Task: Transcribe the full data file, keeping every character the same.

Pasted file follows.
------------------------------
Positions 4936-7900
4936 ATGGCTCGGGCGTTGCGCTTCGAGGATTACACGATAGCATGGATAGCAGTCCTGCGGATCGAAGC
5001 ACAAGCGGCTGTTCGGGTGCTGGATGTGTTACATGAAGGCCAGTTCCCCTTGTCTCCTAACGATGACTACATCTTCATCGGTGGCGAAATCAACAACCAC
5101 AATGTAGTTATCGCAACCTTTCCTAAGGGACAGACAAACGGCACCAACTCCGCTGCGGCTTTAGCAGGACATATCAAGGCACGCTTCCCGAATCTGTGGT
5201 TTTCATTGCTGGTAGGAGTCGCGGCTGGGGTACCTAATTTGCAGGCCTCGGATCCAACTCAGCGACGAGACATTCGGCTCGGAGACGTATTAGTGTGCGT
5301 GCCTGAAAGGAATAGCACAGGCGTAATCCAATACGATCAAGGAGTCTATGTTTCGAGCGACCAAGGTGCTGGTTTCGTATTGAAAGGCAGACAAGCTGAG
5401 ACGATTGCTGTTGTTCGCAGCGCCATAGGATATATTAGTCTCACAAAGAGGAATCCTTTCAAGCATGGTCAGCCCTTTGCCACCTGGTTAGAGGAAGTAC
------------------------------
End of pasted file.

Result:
Positions 4936-7900
4936 ATGGCTCGGGCGTTGCGCTTCGAGGATTACACGATAGCATGGATAGCAGTCCTGCGGATCGAAGC
5001 ACAAGCGGCTGTTCGGGTGCTGGATGTGTTACATGAAGGCCAGTTCCCCTTGTCTCCTAACGATGACTACATCTTCATCGGTGGCGAAATCAACAACCAC
5101 AATGTAGTTATCGCAACCTTTCCTAAGGGACAGACAAACGGCACCAACTCCGCTGCGGCTTTAGCAGGACATATCAAGGCACGCTTCCCGAATCTGTGGT
5201 TTTCATTGCTGGTAGGAGTCGCGGCTGGGGTACCTAATTTGCAGGCCTCGGATCCAACTCAGCGACGAGACATTCGGCTCGGAGACGTATTAGTGTGCGT
5301 GCCTGAAAGGAATAGCACAGGCGTAATCCAATACGATCAAGGAGTCTATGTTTCGAGCGACCAAGGTGCTGGTTTCGTATTGAAAGGCAGACAAGCTGAG
5401 ACGATTGCTGTTGTTCGCAGCGCCATAGGATATATTAGTCTCACAAAGAGGAATCCTTTCAAGCATGGTCAGCCCTTTGCCACCTGGTTAGAGGAAGTAC